What roundworms can teach us about human growth
Human beings and the roundworm C. elegans have more in common than you'd expect. Thanks to a common ancestor more than 700 million years ago humans and roundworms have a similar hormone to drive and regulate growth. By activating or deactivating this hormone scientists can stimulate or stunt the growth of the worms. This is shown by researchers from the Functional Genomics and Proteomics Group at KU Leuven (University of Leuven), Belgium.
Our brain produces hormones that regulate our growth and development. One of them is the thyrotropin-releasing hormone known as TRH. Thanks to TRH, growth-regulating hormones are produced in the thyroid gland and then released into the bloodstream. A shortage of TRH in the uterus or early childhood can lead to impaired development, dwarfism, and brain damage.
KU Leuven scientists have discovered that the brain of the roundworm Caenorhabditis elegans or C. elegans produces a substance that is related to TRH in human beings. "When we modify the DNA of the worms and deactivate the gene for TRH, the worms stay smaller than their healthy counterparts. We can also repair this growth defect by reinserting the gene. Worms in which we add extra TRH, by contrast, are larger. This shows that TRH is essential to normal growth in human beings as well as in C. elegans," biochemist Isabel Beets explains.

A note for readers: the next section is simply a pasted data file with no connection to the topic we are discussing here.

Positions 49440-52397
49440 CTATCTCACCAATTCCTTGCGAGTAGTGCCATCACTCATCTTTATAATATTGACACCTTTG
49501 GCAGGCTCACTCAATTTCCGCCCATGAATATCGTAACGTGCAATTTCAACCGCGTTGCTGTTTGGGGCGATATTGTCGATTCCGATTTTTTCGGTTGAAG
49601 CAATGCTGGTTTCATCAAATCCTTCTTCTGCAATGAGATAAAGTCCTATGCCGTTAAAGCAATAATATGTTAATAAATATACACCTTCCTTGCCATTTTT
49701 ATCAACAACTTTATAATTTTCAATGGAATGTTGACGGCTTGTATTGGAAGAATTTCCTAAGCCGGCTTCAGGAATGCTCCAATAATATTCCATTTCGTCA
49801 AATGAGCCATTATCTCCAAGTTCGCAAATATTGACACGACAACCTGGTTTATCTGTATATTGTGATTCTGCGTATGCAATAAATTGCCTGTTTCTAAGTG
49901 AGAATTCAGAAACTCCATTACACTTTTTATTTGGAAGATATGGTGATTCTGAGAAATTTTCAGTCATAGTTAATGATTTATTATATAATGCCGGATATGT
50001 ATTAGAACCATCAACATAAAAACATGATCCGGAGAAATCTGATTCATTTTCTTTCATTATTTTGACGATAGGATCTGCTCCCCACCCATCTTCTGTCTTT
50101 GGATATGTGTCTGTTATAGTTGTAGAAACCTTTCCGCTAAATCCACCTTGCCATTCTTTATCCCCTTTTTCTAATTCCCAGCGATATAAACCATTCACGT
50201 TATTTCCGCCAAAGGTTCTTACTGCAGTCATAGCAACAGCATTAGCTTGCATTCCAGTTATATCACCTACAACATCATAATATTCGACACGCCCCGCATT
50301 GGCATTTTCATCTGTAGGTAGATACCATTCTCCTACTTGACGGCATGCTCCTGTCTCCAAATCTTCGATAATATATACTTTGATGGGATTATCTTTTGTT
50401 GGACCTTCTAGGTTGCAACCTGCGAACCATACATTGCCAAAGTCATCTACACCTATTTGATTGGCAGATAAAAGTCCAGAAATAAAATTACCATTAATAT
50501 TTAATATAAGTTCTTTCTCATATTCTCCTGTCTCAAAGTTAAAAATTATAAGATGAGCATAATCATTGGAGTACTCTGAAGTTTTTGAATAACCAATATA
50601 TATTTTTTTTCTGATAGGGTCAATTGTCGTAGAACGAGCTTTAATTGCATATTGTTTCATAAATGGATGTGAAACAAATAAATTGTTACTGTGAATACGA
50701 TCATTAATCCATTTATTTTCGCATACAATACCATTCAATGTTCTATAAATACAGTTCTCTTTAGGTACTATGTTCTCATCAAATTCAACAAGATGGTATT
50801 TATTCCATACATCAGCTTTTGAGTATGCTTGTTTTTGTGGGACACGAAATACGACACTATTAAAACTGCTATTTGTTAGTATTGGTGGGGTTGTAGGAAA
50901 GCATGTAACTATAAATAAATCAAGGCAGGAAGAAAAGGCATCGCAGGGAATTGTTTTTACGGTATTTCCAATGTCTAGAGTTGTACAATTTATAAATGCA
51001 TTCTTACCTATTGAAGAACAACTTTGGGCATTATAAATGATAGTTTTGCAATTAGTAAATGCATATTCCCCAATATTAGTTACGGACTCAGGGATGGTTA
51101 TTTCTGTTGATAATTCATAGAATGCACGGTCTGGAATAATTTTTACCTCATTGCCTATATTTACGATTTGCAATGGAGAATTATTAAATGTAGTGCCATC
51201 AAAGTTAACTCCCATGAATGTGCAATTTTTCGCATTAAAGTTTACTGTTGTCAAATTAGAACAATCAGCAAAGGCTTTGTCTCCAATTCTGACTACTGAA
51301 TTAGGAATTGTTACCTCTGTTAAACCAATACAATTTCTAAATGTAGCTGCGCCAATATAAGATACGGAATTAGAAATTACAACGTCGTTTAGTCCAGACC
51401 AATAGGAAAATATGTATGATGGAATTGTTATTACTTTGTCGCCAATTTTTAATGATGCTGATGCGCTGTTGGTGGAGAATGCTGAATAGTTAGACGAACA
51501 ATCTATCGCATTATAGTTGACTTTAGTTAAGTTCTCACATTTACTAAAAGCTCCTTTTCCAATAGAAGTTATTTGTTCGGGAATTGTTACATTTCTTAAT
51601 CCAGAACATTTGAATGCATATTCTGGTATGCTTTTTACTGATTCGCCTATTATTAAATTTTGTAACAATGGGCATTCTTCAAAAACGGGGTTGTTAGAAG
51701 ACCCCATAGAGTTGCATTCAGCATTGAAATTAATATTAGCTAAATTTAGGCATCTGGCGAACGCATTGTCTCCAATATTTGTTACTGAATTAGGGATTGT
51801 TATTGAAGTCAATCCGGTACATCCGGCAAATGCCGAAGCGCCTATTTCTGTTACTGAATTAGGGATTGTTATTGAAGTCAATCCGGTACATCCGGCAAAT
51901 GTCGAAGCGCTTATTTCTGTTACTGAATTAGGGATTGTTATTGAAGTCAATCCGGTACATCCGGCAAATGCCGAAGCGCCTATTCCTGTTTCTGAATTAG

This result is surprising because, until recently, scientists believed that TRH only occurred in vertebrates with a thyroid gland, such as fish, birds, and mammals. "C. elegans is the first invertebrate organism in which we discover a related hormone with a similar function. The similarities between the hormones suggest that our growth mechanisms are ancient: they date back at least 700 million years, to the time when there was a common ancestor of roundworms and human beings. This ancestor most likely used an ancestor molecule of TRH to regulate growth."
Children with growth problems are often administered TRH to test whether a shortage of thyroid hormones underlies the problem. "Human TRH stimulates growth by ensuring that thyroid hormones are released into the bloodstream. When this release is insufficient, the patients may be given extra thyroid hormones to treat the growth problems," Beets continues. "But TRH also regulates our growth in ways we don't yet properly understand, for instance through our appetite. Now that the similarities between the growth-regulating hormones of roundworms and human beings are clear, this offers new possibilities for research into these mechanisms."